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What’s Up With Rural America and Ideas to Fix It

Since the 2016 there has been an increased focus on the geographic divide: Urban vs Rural. While this divide is omnipresent throughout US History and occasionally bubbles to the top (anyone remember the clarion call of Raise Less Corn and More Hell?). The election of 2016 is one of these times. Rural America clearly is hurting and the 2016 election was a cry for help.

This will be a page to hold some resources, articles, pieces, and books about the urban rural divide and how to fix / policy solutions.

Escape Velocity: How Elite Communities are pulling away in the 21st century race for jobs, businesses, and human capital – pdf document that outlines how certain cities are outpacing the left-behind areas.

Tim Vilsack’s Reconnecting with With Rural America Article

The Politics of Resentment: Rural Consciousness in Wisconsin and the Rise of Scott Walker – book on how Scott Walker rose to power in WI.

Glass House: The 1% Economy and the Shattering of the All-American Town – book on how Wall Street Ruined one Ohio town.

Dreamland: The True Tale of America’s Opiate Epidemic – book on how opioids have wrecked large parts of America particularly in the heartland/rural sections.

Strangers in Their Own Land: Anger and Mourning on the American Right – book on how rural America feels left out.

Hillbilly Elegy: A Memoir of a Family and Culture in Crisis – book viewed through the struggles of America’s white working class and growing up in a poor rest belt town.

Paul Krugman’s hot take on how to reverse rural America’s decline.

Monica Potts op-ed on what the fight over a rural library says about Rural America. Basically, some communities and the families that make it up retreat inward (“take care of my own”) rather than working together to invest. This seems to dovetail with thesis about a decline in social trust.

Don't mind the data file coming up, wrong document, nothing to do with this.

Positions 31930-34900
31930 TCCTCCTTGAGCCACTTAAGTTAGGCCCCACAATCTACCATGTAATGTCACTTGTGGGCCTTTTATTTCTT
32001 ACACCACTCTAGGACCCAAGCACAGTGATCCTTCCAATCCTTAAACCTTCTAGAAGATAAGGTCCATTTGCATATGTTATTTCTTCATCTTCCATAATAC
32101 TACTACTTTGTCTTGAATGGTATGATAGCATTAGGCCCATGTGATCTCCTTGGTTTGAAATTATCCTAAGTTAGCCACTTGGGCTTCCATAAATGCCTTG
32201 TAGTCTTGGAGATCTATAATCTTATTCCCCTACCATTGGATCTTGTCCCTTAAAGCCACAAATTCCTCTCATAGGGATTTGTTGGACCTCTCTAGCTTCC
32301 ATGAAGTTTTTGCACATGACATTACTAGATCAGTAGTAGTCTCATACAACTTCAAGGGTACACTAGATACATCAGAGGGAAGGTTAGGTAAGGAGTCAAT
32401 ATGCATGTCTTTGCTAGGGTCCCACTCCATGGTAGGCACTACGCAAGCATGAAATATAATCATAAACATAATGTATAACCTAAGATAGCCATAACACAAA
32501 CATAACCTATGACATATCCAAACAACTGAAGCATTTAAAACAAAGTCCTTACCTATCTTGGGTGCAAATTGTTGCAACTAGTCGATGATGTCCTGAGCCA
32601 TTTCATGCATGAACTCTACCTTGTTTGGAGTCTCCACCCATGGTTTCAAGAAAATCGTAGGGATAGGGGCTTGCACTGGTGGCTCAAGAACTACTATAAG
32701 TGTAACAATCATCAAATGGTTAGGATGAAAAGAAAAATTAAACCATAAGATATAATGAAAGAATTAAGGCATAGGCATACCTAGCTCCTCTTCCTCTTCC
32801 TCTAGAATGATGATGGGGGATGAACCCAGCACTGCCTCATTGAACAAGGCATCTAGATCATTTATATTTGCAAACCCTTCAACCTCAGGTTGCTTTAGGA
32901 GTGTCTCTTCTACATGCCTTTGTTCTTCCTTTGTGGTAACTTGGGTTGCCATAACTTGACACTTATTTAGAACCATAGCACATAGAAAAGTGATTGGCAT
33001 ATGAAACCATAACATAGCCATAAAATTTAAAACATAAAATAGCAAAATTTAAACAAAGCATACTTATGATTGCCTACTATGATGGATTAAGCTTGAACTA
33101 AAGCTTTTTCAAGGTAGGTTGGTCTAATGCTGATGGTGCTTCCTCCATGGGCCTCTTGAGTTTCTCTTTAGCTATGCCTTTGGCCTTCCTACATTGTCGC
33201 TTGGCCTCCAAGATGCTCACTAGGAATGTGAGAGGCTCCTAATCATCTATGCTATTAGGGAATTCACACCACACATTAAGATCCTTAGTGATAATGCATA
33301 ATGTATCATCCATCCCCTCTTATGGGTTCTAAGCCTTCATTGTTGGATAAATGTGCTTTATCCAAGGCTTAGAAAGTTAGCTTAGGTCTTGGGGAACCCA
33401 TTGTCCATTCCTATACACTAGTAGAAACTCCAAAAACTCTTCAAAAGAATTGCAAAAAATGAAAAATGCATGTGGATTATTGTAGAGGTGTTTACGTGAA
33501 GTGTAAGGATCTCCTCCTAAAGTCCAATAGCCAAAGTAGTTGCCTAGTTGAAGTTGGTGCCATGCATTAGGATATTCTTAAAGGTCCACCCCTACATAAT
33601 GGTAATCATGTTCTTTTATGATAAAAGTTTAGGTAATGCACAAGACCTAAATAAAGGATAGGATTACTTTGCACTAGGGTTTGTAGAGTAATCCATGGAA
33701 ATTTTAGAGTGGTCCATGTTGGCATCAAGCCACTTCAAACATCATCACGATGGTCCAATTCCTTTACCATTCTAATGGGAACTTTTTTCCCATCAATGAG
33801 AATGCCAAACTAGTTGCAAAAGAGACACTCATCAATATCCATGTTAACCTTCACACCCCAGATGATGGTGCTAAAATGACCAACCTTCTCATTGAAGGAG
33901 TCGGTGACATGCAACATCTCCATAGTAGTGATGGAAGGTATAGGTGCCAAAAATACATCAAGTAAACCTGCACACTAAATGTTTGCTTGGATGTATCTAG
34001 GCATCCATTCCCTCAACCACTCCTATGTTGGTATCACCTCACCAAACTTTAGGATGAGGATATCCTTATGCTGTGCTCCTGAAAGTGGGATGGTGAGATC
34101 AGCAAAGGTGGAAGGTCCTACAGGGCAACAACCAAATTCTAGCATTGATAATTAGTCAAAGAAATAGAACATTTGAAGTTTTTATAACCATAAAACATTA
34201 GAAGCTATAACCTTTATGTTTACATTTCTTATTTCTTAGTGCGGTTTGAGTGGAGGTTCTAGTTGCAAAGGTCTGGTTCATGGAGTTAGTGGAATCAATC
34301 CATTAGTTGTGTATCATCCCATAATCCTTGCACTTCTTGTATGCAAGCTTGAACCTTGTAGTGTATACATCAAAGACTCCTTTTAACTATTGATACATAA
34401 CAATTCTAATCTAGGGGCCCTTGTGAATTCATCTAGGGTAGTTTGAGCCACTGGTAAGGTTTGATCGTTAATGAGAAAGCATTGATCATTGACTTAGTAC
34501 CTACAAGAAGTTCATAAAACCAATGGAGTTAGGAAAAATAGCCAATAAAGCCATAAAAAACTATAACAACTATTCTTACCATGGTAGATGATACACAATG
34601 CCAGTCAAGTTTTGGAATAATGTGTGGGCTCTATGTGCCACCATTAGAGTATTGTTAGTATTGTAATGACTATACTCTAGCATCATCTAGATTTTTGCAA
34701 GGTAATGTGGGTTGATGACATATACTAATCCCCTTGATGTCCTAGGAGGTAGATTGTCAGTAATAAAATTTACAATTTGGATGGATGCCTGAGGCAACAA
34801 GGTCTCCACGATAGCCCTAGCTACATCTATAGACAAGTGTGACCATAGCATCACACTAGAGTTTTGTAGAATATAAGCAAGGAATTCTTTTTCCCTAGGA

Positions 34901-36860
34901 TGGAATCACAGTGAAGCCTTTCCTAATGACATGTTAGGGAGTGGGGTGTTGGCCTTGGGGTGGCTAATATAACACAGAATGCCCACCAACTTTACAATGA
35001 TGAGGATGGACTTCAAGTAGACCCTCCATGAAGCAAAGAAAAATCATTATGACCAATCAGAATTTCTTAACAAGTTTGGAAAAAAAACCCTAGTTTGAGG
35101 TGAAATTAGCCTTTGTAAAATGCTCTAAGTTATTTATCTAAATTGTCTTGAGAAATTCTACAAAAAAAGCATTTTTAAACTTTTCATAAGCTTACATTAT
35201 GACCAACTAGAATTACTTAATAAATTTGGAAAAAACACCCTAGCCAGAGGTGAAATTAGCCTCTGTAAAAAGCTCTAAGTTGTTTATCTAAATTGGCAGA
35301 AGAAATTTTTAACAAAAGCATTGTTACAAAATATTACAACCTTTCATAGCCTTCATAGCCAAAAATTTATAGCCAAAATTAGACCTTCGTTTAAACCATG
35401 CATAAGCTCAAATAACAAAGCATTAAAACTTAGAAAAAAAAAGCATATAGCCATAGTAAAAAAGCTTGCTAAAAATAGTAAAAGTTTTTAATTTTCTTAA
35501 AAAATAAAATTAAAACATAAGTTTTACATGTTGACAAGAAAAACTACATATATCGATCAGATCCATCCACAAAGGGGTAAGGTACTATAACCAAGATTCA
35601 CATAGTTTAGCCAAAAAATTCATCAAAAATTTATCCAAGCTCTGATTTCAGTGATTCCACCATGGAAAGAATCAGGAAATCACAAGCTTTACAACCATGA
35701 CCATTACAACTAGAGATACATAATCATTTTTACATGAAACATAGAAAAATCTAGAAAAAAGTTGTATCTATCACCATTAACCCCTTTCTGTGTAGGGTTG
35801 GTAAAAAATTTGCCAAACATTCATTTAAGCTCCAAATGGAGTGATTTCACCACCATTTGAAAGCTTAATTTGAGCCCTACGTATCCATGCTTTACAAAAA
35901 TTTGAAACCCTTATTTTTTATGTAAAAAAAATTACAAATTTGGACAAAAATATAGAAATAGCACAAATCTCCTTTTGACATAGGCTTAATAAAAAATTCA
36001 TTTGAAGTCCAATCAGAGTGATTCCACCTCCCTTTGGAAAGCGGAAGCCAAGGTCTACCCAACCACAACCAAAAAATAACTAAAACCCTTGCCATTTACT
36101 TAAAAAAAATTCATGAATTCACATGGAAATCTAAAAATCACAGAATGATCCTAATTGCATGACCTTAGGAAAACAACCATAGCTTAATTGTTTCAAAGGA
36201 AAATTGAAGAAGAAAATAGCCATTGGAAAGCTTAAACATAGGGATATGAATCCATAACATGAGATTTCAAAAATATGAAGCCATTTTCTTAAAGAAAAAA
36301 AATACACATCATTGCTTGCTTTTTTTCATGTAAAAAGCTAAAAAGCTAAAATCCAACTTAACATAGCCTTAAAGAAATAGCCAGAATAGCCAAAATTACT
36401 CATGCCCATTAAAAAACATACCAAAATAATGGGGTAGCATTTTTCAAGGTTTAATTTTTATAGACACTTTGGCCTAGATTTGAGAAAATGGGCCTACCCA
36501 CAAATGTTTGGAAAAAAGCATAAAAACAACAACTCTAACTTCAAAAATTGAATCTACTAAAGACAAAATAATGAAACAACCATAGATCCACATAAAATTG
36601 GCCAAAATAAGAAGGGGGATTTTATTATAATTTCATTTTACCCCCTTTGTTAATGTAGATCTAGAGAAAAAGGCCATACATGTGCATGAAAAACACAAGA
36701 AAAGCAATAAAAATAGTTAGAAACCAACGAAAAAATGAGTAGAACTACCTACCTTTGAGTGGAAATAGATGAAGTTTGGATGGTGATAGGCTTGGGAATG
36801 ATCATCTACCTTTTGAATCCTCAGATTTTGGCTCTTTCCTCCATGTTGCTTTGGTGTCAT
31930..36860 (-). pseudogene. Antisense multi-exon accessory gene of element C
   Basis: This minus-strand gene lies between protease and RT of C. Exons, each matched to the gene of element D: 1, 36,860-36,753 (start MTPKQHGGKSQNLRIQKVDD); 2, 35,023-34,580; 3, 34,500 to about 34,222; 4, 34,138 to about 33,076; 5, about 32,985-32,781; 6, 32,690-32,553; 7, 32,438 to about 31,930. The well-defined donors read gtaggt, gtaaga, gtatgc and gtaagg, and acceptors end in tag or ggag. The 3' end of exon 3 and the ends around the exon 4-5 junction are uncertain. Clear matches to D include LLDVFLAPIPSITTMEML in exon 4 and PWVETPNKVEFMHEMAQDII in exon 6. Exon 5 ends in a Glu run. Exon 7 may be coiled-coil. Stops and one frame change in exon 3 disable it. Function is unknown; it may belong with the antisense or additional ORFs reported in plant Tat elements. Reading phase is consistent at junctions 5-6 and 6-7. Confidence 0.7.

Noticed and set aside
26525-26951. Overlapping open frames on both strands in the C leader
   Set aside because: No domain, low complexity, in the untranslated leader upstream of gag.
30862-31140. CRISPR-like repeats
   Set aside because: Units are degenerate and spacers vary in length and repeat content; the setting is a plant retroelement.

David Brook’s piece on what Rural America can offer the rest of us.

Sarah Smarsh op piece that highlights an interesting trend of folks returning home to rural areas.

The Brooking Institution’s Piece on how the road to economic revival in the Heartland runs through older industrial cities

The Brooking Institution’s economic analysis on the heartland: Saving the Heartland – Place based politics in 21st Century America

The Greater Ohio Policy Center’s analysis on mid-sized Ohio cities and how they are doing: From Akron To Zanesville

A policy analysis by the Democratic party on how they can better serve the heartland: Hope from the Heartland

The Joint Economic Committee Democrats economic analysis on rural America: Investing in Rural America – Bringing Progress and Opportunity

Wonder why America is Polarized? This book called: Hidden Tribes – A Study of America’s Polarized Landscape can help you to understand.

Rural America in Decline – an info news piece by the New York Times that charts the population decline.

Rural America is Saving itself – a brief review of rural assets (like social capital) and how if combined well can work to arrest decline in rural communities.

Alienated America – basically an updated thesis of Robert Putnam’s Bowling Alone. Large parts of America have lost the social capital that can make a community happy and prosperous. For many it the was result of economic changes like “the factory closed” which has cascading effects like the diner where the community used to meet closing. The lack of social capital makes it difficult to develop relationships and build “little platoons” and accumulate power be it economic, social or political. It increases instability, deaths of despair, and broken families. Indeed, for many parts of America the dream is dead. For the Trump voter they come from places like this. This contrasts with other parts of America that are dynamic. They have strong community and local institutions that enhance the social capital.

The New Localism: How Cities Can Thrive in the Age of Populism – book on how localities (both small and large) can leverage assets to solve local problems, locally using a variety of local methods. Thomas Friedman wrote about this in his coverage of Lancaster, PA in Where American Politics Can Still Work: From the Bottom Up

Rural, Urban and Suburban commonalities: It is a lot more than you might think.

Balance of Payments – Rural America as Recipients of a disproportional amount of federal dollars. A study done by the Rockafeller Institute For Government.

How to Win Rural Votes: Anti-trust